May 2007 By Gary Giddins
One of my favorite Aldous Huxley essays is “Music at Night,” from his occasionally deranged but mostly illuminating 1931 collection of the same name. Only recently, however, did a parenthetical phrase leap from its moorings to command special interest. Huxley is writing of a starry, fragrant, moonless evening—a good night for music. And, thanks to relatively new technology, music is at hand: “in a box, shut up, like one of those bottled djinns in the Arabian Nights.” Huxley works “the necessary mechanical magic,” and “by some miraculously appropriate coincidence (for I had selected the record in the dark, without knowing what music the machine would play),” a movement from Missa Solemnis soon floods the sky.
I had never given much thought to his casually noted method of selecting music, “in the dark,” presuming it a habit formed in consequence of Huxley’s wretched eyesight. Yet it now occurs to me that this may be the first documented account of “shuffle play.” Admittedly, only one side of a 78 has been shuffled. Still, the idea applies. Like the shuffle djinn in iPods and CD trays, Huxley has robotically reached into the available discs in his collection and retrieved, without intent or prejudice, Beethoven. Had chance favored, say, a Liszt rhapsody, he might not have been moved to wonder at the “blessedness” of “accidents or providences,” gone to sleep early and never written his essay.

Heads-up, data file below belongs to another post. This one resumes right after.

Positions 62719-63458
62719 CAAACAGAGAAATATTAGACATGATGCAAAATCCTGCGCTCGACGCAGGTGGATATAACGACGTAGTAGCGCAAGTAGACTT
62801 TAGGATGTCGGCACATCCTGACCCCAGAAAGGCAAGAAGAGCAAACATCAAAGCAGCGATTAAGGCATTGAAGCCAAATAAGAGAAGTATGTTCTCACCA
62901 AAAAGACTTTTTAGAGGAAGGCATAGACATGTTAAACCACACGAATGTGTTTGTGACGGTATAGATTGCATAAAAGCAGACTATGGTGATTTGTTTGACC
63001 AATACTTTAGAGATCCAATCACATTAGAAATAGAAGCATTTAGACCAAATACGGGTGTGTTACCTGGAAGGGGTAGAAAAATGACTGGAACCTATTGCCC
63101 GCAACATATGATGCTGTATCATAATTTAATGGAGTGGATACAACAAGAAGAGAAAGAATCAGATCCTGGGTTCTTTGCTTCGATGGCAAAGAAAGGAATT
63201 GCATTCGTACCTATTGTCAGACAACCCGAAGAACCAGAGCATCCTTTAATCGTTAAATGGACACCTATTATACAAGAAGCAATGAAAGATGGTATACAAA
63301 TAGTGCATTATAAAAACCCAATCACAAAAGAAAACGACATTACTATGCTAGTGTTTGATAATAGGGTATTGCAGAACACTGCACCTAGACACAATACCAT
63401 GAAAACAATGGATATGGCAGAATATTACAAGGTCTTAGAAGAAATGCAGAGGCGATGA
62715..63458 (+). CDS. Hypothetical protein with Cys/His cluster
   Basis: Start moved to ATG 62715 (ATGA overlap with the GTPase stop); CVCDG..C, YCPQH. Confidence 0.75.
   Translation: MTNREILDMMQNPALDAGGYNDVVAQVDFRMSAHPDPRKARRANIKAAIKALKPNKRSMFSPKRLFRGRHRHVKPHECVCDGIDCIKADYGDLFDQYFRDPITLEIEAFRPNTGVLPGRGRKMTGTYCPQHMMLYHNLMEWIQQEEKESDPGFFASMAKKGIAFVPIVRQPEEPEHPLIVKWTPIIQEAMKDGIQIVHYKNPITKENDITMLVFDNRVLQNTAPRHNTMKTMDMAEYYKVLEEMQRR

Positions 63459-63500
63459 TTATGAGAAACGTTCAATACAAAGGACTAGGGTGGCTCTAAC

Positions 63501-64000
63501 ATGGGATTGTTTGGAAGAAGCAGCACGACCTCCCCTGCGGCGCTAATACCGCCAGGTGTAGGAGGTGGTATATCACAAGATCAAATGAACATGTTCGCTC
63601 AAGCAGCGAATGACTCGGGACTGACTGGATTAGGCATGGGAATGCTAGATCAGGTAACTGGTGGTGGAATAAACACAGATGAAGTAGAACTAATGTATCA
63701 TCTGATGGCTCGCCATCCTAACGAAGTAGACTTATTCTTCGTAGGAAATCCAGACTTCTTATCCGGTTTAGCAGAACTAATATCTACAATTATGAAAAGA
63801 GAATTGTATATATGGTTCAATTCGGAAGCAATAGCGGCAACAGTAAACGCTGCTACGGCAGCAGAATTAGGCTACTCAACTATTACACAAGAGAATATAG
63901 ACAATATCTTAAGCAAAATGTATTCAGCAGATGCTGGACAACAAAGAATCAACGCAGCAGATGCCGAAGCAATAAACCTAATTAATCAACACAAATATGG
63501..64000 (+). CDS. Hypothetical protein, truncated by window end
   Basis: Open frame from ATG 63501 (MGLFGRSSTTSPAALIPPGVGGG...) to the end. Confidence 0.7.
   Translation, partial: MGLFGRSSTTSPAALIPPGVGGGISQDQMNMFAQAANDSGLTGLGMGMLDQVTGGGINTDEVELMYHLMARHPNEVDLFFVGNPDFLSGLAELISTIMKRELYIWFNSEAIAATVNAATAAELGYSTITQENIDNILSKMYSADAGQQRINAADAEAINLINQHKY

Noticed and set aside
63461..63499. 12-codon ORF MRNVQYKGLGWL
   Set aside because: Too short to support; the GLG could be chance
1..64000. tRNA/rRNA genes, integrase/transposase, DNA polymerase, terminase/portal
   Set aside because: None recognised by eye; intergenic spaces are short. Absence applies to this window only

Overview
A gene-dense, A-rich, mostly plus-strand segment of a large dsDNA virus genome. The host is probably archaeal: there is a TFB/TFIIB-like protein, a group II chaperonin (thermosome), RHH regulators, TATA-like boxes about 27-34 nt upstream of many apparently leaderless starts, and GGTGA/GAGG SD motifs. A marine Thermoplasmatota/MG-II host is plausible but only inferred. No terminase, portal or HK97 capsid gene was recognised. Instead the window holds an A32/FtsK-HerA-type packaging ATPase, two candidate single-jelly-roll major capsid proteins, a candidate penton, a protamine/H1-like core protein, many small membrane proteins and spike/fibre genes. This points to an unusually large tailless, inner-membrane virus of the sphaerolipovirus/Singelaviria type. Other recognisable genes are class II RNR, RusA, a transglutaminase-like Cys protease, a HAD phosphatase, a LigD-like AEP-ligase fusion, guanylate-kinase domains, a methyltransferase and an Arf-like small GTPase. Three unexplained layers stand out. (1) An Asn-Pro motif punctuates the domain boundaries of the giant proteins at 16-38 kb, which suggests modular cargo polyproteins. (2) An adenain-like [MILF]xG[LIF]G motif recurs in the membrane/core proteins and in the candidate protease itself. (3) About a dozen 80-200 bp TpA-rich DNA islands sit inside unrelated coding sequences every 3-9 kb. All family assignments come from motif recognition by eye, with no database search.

Feigning blindness has been part of my reviewing MO for years. To avoid bias and presumption, I close my eyes, reach into the pile of un-played offerings, select five discs, discard the cases and fumble my way to the stereo, doing my best not to peek as I place them in the tray; or, more efficiently, I ask an assistant to load the changer. Rarely is the shuffle option used, and then only when I’ve deliberately chosen discs for pleasure. Yet my old ritual isn’t what made me look anew at Huxley’s providential night music. It was, rather, infatuation with my first iPod, an appliance for which I anticipated little use (walking the streets with earphones is not my thing), until my persistent daughter recently gave me one and showed me how to program it.
Latecomer or not, I love my green iPod mini. I’m also very fond of my turntable, which does a better job of reproducing music, but I don’t love it. A turntable or a CD changer is just a machine until you feed it a disc. My iPod, which at this moment times out at 1,012 selections, ranging in duration from a few seconds (the false take of Charlie Parker’s “Koko”) to 50 minutes (a Cecil Taylor concert performance), is a satellite of me—an extract from my musical universe, my canon. As I only make wholesale changes to it when I travel, the content remains about 75-percent stable. The “library” holds a few hundred records to which I always return, plus tracks that are relevant to current projects, and others with which I am presently transfixed, or previously overlooked, or think new and promising—recordings that, in any case, I want along for the ride.